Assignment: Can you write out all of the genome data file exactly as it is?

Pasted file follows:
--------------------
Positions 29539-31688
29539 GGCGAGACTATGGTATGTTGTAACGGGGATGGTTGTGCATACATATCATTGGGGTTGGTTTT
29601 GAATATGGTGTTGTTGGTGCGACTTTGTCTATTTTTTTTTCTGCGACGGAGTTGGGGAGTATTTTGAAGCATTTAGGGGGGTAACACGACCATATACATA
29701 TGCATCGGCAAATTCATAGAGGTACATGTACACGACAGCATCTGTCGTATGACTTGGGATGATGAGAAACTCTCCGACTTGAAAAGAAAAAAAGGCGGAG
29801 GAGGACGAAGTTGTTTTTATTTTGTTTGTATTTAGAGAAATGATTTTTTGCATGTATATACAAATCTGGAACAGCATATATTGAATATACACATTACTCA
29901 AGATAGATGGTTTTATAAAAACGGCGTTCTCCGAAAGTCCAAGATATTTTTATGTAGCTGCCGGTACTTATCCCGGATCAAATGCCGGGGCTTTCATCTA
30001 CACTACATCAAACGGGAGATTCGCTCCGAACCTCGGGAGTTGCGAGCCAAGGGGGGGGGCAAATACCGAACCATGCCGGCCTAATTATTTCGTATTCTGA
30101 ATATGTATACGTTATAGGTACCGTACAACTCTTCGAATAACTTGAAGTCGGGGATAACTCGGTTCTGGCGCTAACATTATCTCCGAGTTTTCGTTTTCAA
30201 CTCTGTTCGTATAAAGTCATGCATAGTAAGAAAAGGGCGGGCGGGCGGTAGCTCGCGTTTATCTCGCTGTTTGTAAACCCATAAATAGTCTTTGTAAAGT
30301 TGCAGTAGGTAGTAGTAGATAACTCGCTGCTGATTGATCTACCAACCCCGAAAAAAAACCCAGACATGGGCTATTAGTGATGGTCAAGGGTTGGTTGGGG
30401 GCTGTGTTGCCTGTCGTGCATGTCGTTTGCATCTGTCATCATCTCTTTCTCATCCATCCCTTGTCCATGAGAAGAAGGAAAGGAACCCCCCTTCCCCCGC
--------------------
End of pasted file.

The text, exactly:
Positions 29539-31688
29539 GGCGAGACTATGGTATGTTGTAACGGGGATGGTTGTGCATACATATCATTGGGGTTGGTTTT
29601 GAATATGGTGTTGTTGGTGCGACTTTGTCTATTTTTTTTTCTGCGACGGAGTTGGGGAGTATTTTGAAGCATTTAGGGGGGTAACACGACCATATACATA
29701 TGCATCGGCAAATTCATAGAGGTACATGTACACGACAGCATCTGTCGTATGACTTGGGATGATGAGAAACTCTCCGACTTGAAAAGAAAAAAAGGCGGAG
29801 GAGGACGAAGTTGTTTTTATTTTGTTTGTATTTAGAGAAATGATTTTTTGCATGTATATACAAATCTGGAACAGCATATATTGAATATACACATTACTCA
29901 AGATAGATGGTTTTATAAAAACGGCGTTCTCCGAAAGTCCAAGATATTTTTATGTAGCTGCCGGTACTTATCCCGGATCAAATGCCGGGGCTTTCATCTA
30001 CACTACATCAAACGGGAGATTCGCTCCGAACCTCGGGAGTTGCGAGCCAAGGGGGGGGGCAAATACCGAACCATGCCGGCCTAATTATTTCGTATTCTGA
30101 ATATGTATACGTTATAGGTACCGTACAACTCTTCGAATAACTTGAAGTCGGGGATAACTCGGTTCTGGCGCTAACATTATCTCCGAGTTTTCGTTTTCAA
30201 CTCTGTTCGTATAAAGTCATGCATAGTAAGAAAAGGGCGGGCGGGCGGTAGCTCGCGTTTATCTCGCTGTTTGTAAACCCATAAATAGTCTTTGTAAAGT
30301 TGCAGTAGGTAGTAGTAGATAACTCGCTGCTGATTGATCTACCAACCCCGAAAAAAAACCCAGACATGGGCTATTAGTGATGGTCAAGGGTTGGTTGGGG
30401 GCTGTGTTGCCTGTCGTGCATGTCGTTTGCATCTGTCATCATCTCTTTCTCATCCATCCCTTGTCCATGAGAAGAAGGAAAGGAACCCCCCTTCCCCCGC